10/Three waterfalls called the Rushy Linns follow in quick succession through Red Cleugh; diving into the pools of each in turn will cure any illness, but the water will turn one's skin red forever thereafter

11/A spring wells up in the woods by the hamlet of Nettlehope to form Drummer’s Pool; bathing in its waters is said to cure infertility, but the people of Nettlehope only allow their own to go near it

12/The reivers of Sneer Hill are said to have been tasked with guarding a place which the elves of the Hardwater hold secret and sacred

13/The ruin of a former imperial fort lies at Kinch Knowe, a remnant of an abandoned attempt to subdue the Hill of Wolves; its Prefect had a powerful magic sword that is hidden somewhere at the site

14/The redcap known as Father Moneylaws lives in a peel tower in the middle of Marl Bog; he is renowned for ‘adopting’ children, who are shortly after drowned in the bog when they inevitably disappoint him

15/The ettins of the Hethpool lair on an island in the middle of a dark, cold lake on Laddie’s Knowe, where they are said to have held captive an elf prince for a hundred years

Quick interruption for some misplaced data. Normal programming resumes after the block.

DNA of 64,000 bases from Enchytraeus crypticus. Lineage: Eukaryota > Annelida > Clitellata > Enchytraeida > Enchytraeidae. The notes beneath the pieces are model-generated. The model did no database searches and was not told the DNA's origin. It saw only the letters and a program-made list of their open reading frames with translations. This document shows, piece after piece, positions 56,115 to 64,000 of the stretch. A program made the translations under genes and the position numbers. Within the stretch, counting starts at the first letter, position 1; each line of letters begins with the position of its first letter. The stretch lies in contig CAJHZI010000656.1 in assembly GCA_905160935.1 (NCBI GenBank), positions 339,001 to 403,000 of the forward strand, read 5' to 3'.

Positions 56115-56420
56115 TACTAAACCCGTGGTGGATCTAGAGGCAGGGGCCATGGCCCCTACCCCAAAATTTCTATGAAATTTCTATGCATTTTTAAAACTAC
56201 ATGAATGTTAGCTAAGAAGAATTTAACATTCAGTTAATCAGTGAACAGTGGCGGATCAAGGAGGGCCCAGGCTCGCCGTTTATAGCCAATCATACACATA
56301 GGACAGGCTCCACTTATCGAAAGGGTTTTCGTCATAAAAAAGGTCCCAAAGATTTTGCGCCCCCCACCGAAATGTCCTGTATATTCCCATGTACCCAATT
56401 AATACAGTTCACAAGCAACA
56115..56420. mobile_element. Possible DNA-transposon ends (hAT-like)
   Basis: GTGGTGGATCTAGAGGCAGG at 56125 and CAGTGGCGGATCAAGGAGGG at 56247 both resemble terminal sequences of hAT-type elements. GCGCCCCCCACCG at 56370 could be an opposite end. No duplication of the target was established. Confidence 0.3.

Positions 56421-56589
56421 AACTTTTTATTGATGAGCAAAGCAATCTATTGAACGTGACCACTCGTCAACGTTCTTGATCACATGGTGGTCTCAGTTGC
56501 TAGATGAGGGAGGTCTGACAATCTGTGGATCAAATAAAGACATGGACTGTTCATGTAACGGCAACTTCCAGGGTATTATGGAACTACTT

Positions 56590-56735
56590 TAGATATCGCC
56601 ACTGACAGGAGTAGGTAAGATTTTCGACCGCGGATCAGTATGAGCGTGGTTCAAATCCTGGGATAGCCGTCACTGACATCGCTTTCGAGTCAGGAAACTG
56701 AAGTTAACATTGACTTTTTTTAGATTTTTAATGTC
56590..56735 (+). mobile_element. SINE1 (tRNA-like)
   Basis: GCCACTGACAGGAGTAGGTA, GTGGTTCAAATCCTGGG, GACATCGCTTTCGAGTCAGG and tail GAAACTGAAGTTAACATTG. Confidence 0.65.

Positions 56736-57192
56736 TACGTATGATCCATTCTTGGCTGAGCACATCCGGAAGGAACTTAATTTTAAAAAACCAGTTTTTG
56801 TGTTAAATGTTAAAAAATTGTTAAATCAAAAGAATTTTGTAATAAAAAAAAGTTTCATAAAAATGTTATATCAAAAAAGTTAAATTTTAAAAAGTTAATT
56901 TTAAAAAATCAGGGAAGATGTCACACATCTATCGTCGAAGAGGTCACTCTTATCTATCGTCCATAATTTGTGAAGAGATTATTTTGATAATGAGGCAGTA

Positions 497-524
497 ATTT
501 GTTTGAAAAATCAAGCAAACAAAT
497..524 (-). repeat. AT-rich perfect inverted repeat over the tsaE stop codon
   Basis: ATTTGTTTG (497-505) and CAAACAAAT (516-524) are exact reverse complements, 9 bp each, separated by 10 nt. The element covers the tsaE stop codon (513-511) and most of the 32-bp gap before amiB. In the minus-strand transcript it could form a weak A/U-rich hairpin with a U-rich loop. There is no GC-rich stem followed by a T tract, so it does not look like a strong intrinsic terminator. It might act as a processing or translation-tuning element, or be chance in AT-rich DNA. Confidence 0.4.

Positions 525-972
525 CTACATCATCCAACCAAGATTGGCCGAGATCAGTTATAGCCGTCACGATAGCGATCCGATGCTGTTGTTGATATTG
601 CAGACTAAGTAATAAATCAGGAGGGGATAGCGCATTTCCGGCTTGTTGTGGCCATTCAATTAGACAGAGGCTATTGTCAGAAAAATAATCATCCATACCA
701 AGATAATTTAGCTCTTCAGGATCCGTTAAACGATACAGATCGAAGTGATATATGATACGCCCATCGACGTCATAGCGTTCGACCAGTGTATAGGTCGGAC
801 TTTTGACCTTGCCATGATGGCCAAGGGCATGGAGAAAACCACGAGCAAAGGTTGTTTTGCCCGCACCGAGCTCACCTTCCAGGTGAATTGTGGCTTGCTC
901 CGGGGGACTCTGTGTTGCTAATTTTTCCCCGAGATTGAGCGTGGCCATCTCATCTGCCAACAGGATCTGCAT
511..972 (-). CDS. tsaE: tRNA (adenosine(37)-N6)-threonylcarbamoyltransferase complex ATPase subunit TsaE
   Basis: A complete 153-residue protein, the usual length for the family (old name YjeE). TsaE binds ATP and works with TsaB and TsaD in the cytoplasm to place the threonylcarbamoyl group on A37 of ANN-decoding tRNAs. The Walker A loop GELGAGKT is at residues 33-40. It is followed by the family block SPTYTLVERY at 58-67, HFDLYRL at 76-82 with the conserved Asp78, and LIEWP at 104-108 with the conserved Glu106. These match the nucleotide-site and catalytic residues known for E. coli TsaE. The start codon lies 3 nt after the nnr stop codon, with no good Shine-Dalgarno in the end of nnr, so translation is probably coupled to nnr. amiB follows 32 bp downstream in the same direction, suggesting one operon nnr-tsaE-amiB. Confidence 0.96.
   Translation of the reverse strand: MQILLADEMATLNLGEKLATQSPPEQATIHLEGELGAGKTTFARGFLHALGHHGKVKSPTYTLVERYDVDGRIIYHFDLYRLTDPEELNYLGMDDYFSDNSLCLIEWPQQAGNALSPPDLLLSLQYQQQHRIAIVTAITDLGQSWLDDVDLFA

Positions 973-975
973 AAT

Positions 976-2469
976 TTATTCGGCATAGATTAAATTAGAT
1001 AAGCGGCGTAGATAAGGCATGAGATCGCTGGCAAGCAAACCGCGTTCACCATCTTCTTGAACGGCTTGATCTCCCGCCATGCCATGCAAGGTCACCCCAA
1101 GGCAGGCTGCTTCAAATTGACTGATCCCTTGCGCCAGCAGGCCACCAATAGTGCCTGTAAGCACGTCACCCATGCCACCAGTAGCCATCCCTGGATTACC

16/A red dragon called Dreams-Coldly-Sleeping lies dormant under the Shank, a heather-covered hilltop; she is the daughter of Yehud-Shining-in-the-Twilight and inherited his wealth on his death

17/In the woods a waterfall, called Black Linn, plunges into a deep pool filled with dark green loaches; these are the spirits of 33 bastard children who were drowned as a sacrifice by an imperial cult long ago, and legend has it they will bestow great blessings on anybody able to release them

18/Down in the Hepplewoods there is an old gallows; a troll lives in a hut nearby and hangs anybody he finds out in the woods at night

19/A cave known as Darden Parlour lies hidden in the woods between Drummond’s Quarter and Hrotha’s Town - it goes deep under the earth

20/On the moor known as Ottercops Moss there is a large, single standing stone which is said to mark the burial site of a king of the people who lived in these lands before the days of the Emperor

Friday, 20 March 2020

D&D and Mental Health